Aseptic loosening of total hip arthroplasty: infection always should be ruled out.
ABSTRACT It is believed that some cases of aseptic failure of THA may be attributable to occult infections. However, it is unclear whether preoperative erythrocyte sedimentation rate (ESR) and C-reactive protein (CRP) are more likely elevated in these patients than those without overt infection.
We asked whether some patients with aseptic THA failures have abnormal serologic indicators of periprosthetic joint infection (PJI) at the time of revision, namely ESR and/or CRP.
Three hundred twenty-three revision THAs for aseptic loosening from 2004 to 2007 were retrospectively evaluated. We categorized all cases into two groups: (1) those with overt PJI (n = 14) plus patients who had a positive intraoperative culture during the index revision (n = 13) and (2) those who did not require rerevision (n = 276) or required surgery for noninfected causes (n = 20). Mean and frequency of abnormal ESR and CRP were compared between the two groups. The minimum followup was 11 months (average, 35 months; range, 11-54 months).
The mean and frequency of abnormal CRP in first group (n = 27) at 2.1 mg/dL and 48% respectively, were greater than those of the uninfected (n = 296) at 1.2 mg/dL and 27%, respectively. However, there were no differences between two groups regarding mean or frequency of abnormal ESR.
Some patients with presumed aseptic loosening may have abnormal serologic indicators of PJI that either have escaped diagnosis or were not adequately investigated. All patients undergoing revision THA should have ESR and CRP measured preoperatively and those with abnormal CRP should have additional evaluations to rule out or confirm PJI.
Article: Is aseptic loosening truly aseptic?[show abstract] [hide abstract]
ABSTRACT: Surgeons who treat osteomyelitis or infected implants think that microorganisms can live on and around implanted biomaterials and necrotic bone without clinical manifestations of infection. Gristina and Costerton, in their seminal work, suggested that such bacteria persist within biofilms and that they are often overlooked when diagnosis is based on standard microbiologic culture techniques. Subsequent studies using specialized techniques including sonication to remove adherent bacteria and direct detection using various forms of microscopy have confirmed that bacteria are present in many culture-negative cases. This led to the suggestion that at least some cases of failed orthopaedic implants that were considered aseptic loosening based on the absence of clinical signs of infection and the failure to isolate bacteria may actually have an infectious etiology. In addition to biofilms, potentially important concepts that also may contribute to false-negative culture results include the failure to recognize small colony variants induced during growth in vivo and the presence of bacteria inside host cells including osteoblasts. Importantly, bacteria persisting as small colony variants within biofilms and/or inside osteoblasts also may be an explanation for the recurrent nature of musculoskeletal infection.Clinical Orthopaedics and Related Research 09/2005; · 2.53 Impact Factor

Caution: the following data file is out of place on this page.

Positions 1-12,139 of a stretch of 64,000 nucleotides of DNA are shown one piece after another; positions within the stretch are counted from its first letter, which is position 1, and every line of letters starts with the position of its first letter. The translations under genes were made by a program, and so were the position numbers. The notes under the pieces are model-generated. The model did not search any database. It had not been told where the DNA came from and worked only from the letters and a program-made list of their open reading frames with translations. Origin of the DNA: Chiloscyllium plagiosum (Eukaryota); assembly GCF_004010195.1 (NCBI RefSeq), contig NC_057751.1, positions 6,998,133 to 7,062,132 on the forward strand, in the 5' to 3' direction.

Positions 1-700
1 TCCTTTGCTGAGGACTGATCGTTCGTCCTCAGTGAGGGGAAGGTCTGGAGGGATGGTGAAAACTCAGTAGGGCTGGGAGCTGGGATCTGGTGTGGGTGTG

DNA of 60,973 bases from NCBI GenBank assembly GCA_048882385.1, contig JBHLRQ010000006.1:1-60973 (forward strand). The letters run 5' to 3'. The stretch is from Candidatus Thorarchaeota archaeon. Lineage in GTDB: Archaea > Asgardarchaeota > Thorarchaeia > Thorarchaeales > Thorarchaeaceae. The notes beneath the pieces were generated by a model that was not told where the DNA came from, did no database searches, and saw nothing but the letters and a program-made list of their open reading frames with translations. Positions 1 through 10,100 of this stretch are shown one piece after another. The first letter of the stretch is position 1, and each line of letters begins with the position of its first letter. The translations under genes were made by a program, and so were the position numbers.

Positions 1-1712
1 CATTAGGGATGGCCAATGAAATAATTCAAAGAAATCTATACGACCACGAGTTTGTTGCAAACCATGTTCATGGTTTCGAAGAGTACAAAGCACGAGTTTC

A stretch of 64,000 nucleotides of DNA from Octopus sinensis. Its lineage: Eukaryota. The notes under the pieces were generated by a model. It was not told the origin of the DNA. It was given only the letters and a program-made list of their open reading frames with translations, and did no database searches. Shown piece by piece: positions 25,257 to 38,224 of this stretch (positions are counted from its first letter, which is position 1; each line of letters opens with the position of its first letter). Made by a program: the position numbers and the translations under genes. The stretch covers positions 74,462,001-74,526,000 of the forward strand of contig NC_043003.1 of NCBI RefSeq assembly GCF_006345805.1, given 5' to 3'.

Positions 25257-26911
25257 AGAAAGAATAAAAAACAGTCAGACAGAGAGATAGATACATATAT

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ABSTRACT: Periprosthetic joint infection is one of the most challenging complications of joint arthroplasty. We identified current risk factors of periprosthetic joint infection after modern joint arthroplasty, and determined the incidence and timing of periprosthetic joint infection. We reviewed prospectively collected data from our database on 9245 patients undergoing primary hip or knee arthroplasty between January 2001 and April 2006. Periprosthetic joint infections developed in 63 patients (0.7%). Sixty-five percent of periprosthetic joint infections developed within the first year of the index arthroplasty. The infecting organism was isolated in 57 of 63 cases (91%). The most common organisms identified were Staphylococcus aureus and Staphylococcus epidermidis. We identified the following independent predictors for periprosthetic joint infection: higher American Society of Anesthesiologists score, morbid obesity, bilateral arthroplasty, knee arthroplasty, allogenic transfusion, postoperative atrial fibrillation, myocardial infarction, urinary tract infection, and longer hospitalization. This study confirmed some previously implicated factors and identified new variables that predispose patients to periprosthetic joint infection. LEVEL OF EVIDENCE: Level II, prognostic study.Clinical Orthopaedics and Related Research 08/2008; 466(7):1710-5. · 2.53 Impact Factor